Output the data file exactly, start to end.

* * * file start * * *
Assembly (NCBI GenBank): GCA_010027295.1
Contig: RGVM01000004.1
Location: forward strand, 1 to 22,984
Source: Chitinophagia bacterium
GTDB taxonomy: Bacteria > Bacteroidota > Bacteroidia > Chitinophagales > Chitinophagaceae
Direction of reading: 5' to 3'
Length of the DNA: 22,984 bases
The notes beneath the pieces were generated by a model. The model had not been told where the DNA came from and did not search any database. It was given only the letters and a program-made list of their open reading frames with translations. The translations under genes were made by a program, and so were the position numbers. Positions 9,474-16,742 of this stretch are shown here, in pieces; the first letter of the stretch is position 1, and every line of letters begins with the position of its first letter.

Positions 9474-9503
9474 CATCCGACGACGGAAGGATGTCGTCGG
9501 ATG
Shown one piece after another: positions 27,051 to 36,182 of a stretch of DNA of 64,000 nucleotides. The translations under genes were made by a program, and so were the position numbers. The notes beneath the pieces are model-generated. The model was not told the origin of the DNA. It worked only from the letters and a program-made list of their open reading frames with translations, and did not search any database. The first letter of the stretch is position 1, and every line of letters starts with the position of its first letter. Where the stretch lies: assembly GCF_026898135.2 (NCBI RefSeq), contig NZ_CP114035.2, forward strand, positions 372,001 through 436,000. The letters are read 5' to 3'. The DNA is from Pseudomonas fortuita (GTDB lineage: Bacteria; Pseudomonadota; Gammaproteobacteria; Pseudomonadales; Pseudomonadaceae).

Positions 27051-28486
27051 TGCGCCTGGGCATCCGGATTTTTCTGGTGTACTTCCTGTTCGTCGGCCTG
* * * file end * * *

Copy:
Assembly (NCBI GenBank): GCA_010027295.1
Contig: RGVM01000004.1
Location: forward strand, 1 to 22,984
Source: Chitinophagia bacterium
GTDB taxonomy: Bacteria > Bacteroidota > Bacteroidia > Chitinophagales > Chitinophagaceae
Direction of reading: 5' to 3'
Length of the DNA: 22,984 bases
The notes beneath the pieces were generated by a model. The model had not been told where the DNA came from and did not search any database. It was given only the letters and a program-made list of their open reading frames with translations. The translations under genes were made by a program, and so were the position numbers. Positions 9,474-16,742 of this stretch are shown here, in pieces; the first letter of the stretch is position 1, and every line of letters begins with the position of its first letter.

Positions 9474-9503
9474 CATCCGACGACGGAAGGATGTCGTCGG
9501 ATG
Shown one piece after another: positions 27,051 to 36,182 of a stretch of DNA of 64,000 nucleotides. The translations under genes were made by a program, and so were the position numbers. The notes beneath the pieces are model-generated. The model was not told the origin of the DNA. It worked only from the letters and a program-made list of their open reading frames with translations, and did not search any database. The first letter of the stretch is position 1, and every line of letters starts with the position of its first letter. Where the stretch lies: assembly GCF_026898135.2 (NCBI RefSeq), contig NZ_CP114035.2, forward strand, positions 372,001 through 436,000. The letters are read 5' to 3'. The DNA is from Pseudomonas fortuita (GTDB lineage: Bacteria; Pseudomonadota; Gammaproteobacteria; Pseudomonadales; Pseudomonadaceae).

Positions 27051-28486
27051 TGCGCCTGGGCATCCGGATTTTTCTGGTGTACTTCCTGTTCGTCGGCCTG